Next, we agree with the district court that the patent fails to disclose sufficient algorithmic structure for the assignment function. See Claim Construction Order at *9. RideApp largely relies on Figures 5 and 6 as detailing the assignment algorithm. See Appellant's Br. at 53–58. Yet neither figure describes how the system analyzes different passenger transportation requests and vehicle availability to assign a particular route or vehicle to a given user. Instead, the patent simply calls for the system to “match” an available vehicle to a passenger request. See, e.g., Figure 6; col. 14, ll. 49–53. At oral argument, counsel for RideApp cited column 15 line 25 and “between columns seven and eight” as the best evidence of an assignment algorithm. Oral Arg. at 11:27–12:16. But the cited specification portions merely state that “[o]nce the routes and methods are determined, the central processing system allocates them based on a passenger's parameters,” ’730 patent at col. 15 ll. 24–26, and “[t]he data interpreted and evaluated by the central assigning system can include ․ communications to vehicles to allocate routes, schedules and passengers,” id. at col. 7 l. 65–col. 8 l. 4. Similarly, the Find Best Trip module in Table 1 merely states that it “[s]olves the trip assignment task” without explaining how it does so. See id. at Table 1. These passages, like the others cited by RideApp, are too generic and fail to provide sufficient algorithmic structure for the assigning function embedded in on-demand allocation. This limitation, recited in claims 2 and 3, is therefore indefinite.
We likewise agree with the district court that the “proximity” limitation recited in claim 6 is indefinite. RideApp contends that the district court erred in faulting the patent for failing to disclose a “simple calculation” which, according to RideApp, would not “affect claim scope.” See Appellant's Br. at 76–78.
RideApp's first point—that a skilled artisan “would know many methods to calculate distance between sets of coordinates,” id. at 77—underscores why this means-plus-function limitation is indefinite. RideApp argued to the district court that a skilled artisan, or even a high-school student, could use a formula as simple as the Pythagorean theorem to ascertain the distance between two points. See Claim Construction Order at *11. Yet as Lyft points out, the calculation of an as-the-crow-flies, straight-line distance makes little sense in the context of vehicle travel constrained to roadways. As Lyft's expert testified, a calculation considering the layout of the underlying street system would be more appropriate. See id. On appeal, RideApp does not explicitly defend its Pythagorean theorem approach. Rather, it contends that the invention utilizes some unidentified “simple calculation” to calculate distance. See Appellant's Br. at 78. RideApp's lack of specificity is unsurprising given its only proposed “simple calculation” would make little sense in this context and the patent's failure to provide any guidance on the scope of this limitation. Without any limit on how the invention calculates proximity, RideApp “has in effect claimed everything that [performs the task] under the sun.” See Claim Construction Order at *10 (quoting ePlus, Inc. v. Lawson Software, Inc., 700 F.3d 509, 519 (Fed. Cir. 2012)).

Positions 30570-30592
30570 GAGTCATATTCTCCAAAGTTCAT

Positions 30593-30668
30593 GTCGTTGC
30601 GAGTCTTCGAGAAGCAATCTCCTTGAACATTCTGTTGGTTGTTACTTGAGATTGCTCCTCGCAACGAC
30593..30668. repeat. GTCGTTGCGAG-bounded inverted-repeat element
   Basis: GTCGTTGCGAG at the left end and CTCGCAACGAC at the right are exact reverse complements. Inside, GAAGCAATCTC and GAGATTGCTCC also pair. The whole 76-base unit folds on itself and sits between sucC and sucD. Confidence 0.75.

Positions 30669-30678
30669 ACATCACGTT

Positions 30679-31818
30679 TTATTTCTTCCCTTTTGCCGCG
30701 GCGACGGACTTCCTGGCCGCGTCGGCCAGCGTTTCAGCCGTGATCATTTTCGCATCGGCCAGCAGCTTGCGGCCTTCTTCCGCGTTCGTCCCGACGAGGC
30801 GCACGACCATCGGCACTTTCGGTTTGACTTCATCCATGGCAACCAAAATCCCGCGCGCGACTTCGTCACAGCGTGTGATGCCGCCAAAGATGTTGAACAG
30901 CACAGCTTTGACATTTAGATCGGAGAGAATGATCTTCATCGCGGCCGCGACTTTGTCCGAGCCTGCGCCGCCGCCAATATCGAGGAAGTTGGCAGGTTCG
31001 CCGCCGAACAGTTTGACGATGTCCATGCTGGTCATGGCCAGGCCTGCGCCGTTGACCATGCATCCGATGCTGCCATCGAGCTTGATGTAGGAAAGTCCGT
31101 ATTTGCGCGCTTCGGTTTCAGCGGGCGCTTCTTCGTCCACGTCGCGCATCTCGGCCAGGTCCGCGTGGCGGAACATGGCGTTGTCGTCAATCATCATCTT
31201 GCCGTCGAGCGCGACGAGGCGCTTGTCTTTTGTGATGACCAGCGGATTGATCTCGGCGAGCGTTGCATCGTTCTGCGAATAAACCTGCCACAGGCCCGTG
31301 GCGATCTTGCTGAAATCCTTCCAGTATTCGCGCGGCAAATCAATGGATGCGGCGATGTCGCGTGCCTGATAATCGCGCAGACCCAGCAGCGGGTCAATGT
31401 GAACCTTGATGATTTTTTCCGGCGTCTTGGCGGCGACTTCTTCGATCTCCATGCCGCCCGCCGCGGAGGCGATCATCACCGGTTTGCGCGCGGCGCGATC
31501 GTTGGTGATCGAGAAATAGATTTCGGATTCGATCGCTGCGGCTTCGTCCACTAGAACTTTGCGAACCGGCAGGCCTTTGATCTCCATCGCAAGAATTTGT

RideApp's second point—that any disclosed algorithm would not affect claims scope—misunderstands the law. A computer-implemented, means-plus-function claim element is, by definition, limited to the disclosed algorithm and equivalents thereof. See Williamson, 792 F.3d at 1347 (noting the scope of means-plus-function claim element is limited “to only the structure ․ described in the specification as corresponding to the claimed function and equivalents thereof”). As any disclosed algorithm would necessarily affect claim scope, we decline to resurrect claim 6 on this basis.
We have considered RideApp's remaining arguments and find them unpersuasive. For the reasons set forth above, we affirm the district court's order finding claims 2, 3, and 6 of the ’730 patent invalid as indefinite.
1. Section 112, ¶ 2 was replaced by § 112(b) when the America Invents Act (AIA) took effect on September 12, 2012. See Advanced Ground Info. Sys., Inc. v. Life360, Inc., 830 F.3d 1341, 1343 n.1 (Fed. Cir. 2016). Because the application for the instant patent was filed before that date, we refer to the pre-AIA version of § 112.
Chen, Circuit Judge.
Was this helpful?
Get help with your legal needs
Search our directory by legal issue
Enter information in one or both fields (Required)